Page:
Medical device design and development is the cyclical process of creating a device for a specific task or set of tasks, and then continuously reevaluating its effectiveness and improving upon it until the device reaches obsolescence. Design and development begins with ideation and the creation of a concept that, if found to be both fiscally and clinically viable, is then designed, engineered, and prototyped. This preclinical period includes bench testing — accomplished through simulated use of the product — and animal testing, along with any necessary redesign work.
Throughout the process, the proposed medical device, and the process by which it will be manufactured, is examined for flaws that may negatively impact the device’s safety, market viability, regulatory acceptance, customer satisfaction, usability, or profitability. Any shortcomings are corrected, and the improvements applied to the final design. Due to the wireless connectivity capabilities of many modern medical devices, cybersecurity and interoperability also must be incorporated into the design. Clinical testing is conducted, using human subjects, to further expose flaws and confirm product strengths. Once both the product design and the manufacturing process have been validated and approved by the U.S. Food and Drug Administration (FDA), production and commercialization of a device may begin.
Using fiber optics, University of Central Florida (UCF) researchers have developed a technique to monitor, in real time, the formation of dangerous blood clots during cardiovascular procedures.
The Juvenile Diabetes Research Fund (JDRF) has invested in a long-lasting continuous glucose monitor (CGM) that uses engineered live cells to replenish and maintain the stability of the implant’s optical biosensor over time.
Medtronic's newest addition to its growing minimally-invasive surgery portfolio is the single-handed, powered Signia surgical stapler, which has the ability to sense human tissue thickness and automatically adjust stapling speed to achieve consistent staple lines.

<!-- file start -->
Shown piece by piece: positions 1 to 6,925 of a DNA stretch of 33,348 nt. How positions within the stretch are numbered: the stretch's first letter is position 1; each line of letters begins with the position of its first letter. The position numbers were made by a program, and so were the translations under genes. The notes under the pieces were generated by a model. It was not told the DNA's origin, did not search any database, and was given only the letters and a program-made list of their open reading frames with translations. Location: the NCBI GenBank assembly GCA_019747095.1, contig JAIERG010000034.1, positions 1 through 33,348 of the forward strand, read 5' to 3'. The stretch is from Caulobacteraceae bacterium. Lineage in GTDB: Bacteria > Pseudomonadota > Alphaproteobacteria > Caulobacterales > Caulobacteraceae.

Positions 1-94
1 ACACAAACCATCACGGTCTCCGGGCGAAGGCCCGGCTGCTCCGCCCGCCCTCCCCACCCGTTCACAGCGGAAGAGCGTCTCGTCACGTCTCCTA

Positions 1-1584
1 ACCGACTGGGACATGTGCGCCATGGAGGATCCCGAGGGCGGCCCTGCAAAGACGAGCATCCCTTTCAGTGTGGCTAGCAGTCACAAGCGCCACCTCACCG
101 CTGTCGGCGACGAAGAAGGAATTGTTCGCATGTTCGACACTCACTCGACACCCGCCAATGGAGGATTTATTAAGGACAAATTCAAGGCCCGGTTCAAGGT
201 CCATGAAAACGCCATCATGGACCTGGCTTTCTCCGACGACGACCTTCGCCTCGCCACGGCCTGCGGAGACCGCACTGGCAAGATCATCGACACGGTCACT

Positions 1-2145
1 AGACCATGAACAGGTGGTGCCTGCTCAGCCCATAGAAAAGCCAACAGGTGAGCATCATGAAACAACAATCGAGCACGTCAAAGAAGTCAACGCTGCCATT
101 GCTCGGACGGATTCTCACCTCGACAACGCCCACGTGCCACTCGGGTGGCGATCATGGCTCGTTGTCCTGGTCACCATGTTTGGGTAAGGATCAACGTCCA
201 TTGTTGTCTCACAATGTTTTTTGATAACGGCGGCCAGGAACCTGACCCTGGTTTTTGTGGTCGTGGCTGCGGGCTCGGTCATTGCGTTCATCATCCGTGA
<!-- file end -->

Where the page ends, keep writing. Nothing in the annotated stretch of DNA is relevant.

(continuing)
Verb Surgical — the joint venture between Johnson & Johnson’s Ethicon and Alphabet’s Verily Life Sciences— says it has successfully demonstrated their first digital surgery prototype to senior company executives, one year after announcing their collaboration.
Novel needle technology developed at the University of Adelaide (UA) uses a tiny fiber optic camera and infrared light to guide neurosurgeons through dangerous procedures. Computer software connected to the needle can recognize blood vessels and alert the surgeon, preventing a potentially life-threatening bleed.
Scientists from Colorado State University (CSU) have demonstrated that hemophobic surfaces significantly reduce platelet adhesion and activation, a process that can lead to life-threatening blood clots.
SpineGuard (FR0011464452 – ALSGD), an innovative company that develops and markets disposable medical devices to make spine surgery safer, announced recently it has received 510(k) clearance from the U.S. Food and Drug Administration (FDA) for its new DSG (Dynamic Surgical Guidance) integration module to be used in combination with Zavation’s spinal fusion system to make its pedicle screws “smart.”
Royal Philips, a leader in integrated image-guided therapy solutions, recently announced the development of an industry-first augmented-reality surgical navigation technology that is designed to help surgeons perform image-guided open and minimally-invasive spine surgery.
New technology from the Georgia Institute of Technology targets vagus nerve stimulation (VNS) to improve its therapeutic benefit as a treatment for chronic inflammatory disease.
ResMed (NYSE: RMD) announced today at the 35th annual J.P. Morgan Healthcare Conference that the U.S. Food and Drug Administration has cleared ResMed's AirMini, the world's smallest continuous positive airway pressure (CPAP) device.